Guyana government unit hit by cyber espionage attack by DinodasRAT

A government entity in Guyana has been targeted as part of a cyber espionage campaign .....

by Vikash Kumawat
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A government entity in Guyana has been targeted as part of a cyber espionage campaign dubbed Operation Jacana.

The activity, which was detected by ESET in February 2023, involved a spear-phishing attack that led to the deployment of an as-yet-unspecified exploit written in C++, called DinodasRAT.

The Slovak cybersecurity firm said it could not link the intrusion to any known threat actor or group, but could attribute it with moderate confidence to a China-Nexus rival due to the use of PlugX (aka KorPlug), which Chinese remote access trojan is hacking team.

“This campaign was targeted, as the threat actors crafted their emails specifically to lure in their chosen victim organization,” ESET said in a report.

“After successfully compromising an initial but limited set of machines with DinodasRAT, the operators moved on and breached the target’s internal network, where they again deployed this backdoor.”

The infection sequence began with a phishing email that contained an unknown link with subject lines referencing a purported news report about a Guyanese fugitive in Vietnam.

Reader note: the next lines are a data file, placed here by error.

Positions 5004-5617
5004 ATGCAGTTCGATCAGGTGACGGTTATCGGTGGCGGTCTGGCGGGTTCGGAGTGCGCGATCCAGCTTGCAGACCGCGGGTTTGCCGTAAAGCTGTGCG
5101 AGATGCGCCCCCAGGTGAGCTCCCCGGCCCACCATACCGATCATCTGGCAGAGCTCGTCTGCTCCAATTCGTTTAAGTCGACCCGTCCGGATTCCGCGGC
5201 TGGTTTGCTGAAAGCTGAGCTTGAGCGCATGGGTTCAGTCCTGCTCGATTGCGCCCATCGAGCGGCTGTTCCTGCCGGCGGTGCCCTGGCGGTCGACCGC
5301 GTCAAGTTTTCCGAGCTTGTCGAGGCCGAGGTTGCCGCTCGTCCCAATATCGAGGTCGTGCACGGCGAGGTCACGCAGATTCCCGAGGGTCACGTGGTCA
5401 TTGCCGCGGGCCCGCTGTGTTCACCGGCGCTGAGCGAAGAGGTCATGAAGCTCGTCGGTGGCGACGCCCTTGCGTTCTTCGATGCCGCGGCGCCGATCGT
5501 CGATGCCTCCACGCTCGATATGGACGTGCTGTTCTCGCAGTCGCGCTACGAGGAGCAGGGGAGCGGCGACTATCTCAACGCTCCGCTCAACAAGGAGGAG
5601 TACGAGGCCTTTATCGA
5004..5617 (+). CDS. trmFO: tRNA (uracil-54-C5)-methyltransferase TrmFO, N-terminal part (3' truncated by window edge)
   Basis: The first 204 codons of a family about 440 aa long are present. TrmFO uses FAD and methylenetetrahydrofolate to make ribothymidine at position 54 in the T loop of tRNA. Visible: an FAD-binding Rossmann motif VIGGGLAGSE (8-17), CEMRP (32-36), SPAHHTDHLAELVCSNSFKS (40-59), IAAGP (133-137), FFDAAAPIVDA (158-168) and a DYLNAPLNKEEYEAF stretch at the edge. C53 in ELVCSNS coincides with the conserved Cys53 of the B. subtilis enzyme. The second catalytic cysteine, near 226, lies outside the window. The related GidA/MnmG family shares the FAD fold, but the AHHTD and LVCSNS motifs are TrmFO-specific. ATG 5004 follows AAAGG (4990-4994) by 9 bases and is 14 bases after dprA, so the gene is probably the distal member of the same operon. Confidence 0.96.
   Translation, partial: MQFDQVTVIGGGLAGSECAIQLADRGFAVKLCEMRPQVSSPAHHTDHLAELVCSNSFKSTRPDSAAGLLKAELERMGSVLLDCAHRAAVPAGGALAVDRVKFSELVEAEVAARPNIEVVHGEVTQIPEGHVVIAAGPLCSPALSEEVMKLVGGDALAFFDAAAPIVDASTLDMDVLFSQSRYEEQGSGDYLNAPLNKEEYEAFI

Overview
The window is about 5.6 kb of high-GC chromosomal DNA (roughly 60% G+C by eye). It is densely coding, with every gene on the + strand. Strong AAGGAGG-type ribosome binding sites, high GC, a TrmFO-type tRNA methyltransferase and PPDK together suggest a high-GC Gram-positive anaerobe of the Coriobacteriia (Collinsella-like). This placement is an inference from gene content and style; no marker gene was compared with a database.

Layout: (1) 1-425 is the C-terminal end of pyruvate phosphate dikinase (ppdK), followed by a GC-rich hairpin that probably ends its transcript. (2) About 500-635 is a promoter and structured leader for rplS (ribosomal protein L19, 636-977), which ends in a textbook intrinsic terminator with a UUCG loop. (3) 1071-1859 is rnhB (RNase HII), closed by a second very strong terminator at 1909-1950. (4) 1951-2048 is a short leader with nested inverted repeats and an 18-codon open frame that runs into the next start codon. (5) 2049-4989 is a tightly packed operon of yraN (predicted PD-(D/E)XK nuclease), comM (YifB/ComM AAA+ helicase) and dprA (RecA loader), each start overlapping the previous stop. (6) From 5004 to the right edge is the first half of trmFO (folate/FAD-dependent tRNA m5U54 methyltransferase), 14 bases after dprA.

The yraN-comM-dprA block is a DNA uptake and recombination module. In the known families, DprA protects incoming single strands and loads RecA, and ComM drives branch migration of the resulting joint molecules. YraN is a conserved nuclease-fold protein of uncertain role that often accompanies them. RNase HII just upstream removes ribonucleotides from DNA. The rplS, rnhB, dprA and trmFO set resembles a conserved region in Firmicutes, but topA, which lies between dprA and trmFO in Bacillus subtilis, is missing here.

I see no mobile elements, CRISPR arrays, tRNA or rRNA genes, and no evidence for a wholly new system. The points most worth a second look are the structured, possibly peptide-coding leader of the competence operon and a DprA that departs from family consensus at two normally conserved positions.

If the recipient clicks the link, a zip archive file from the domain fta.moit.gov[.]vn is downloaded, indicating the Vietnamese government website’s agreement to host the payload.

Embedded within the zip archive is an executable that launches the DinodasRAT malware to collect sensitive information from the victim’s computer.

In addition to encrypting information sent to a command-and-control (C2) server using DinodasRAT, the Tiny Encryption Algorithm (TEA), the system can extract metadata, files, manipulate Windows registry keys, and execute commands.

Also deployed are tools for lateral movement, KorPlug, and the SoftEther VPN client, the latter of which has been used by another China-affiliated cluster tracked by Microsoft as Flax Typhoon.

“The attackers used a combination of previously unknown tools, such as DinodasRAT, and more traditional backdoors, such as KorPlug,” said ESET researcher Fernando Tavella.

“Based on the spear-phishing emails used to gain initial access to the victim’s network, operators are tracking the geopolitical activities of their victims to increase the chances of success of their operations.”

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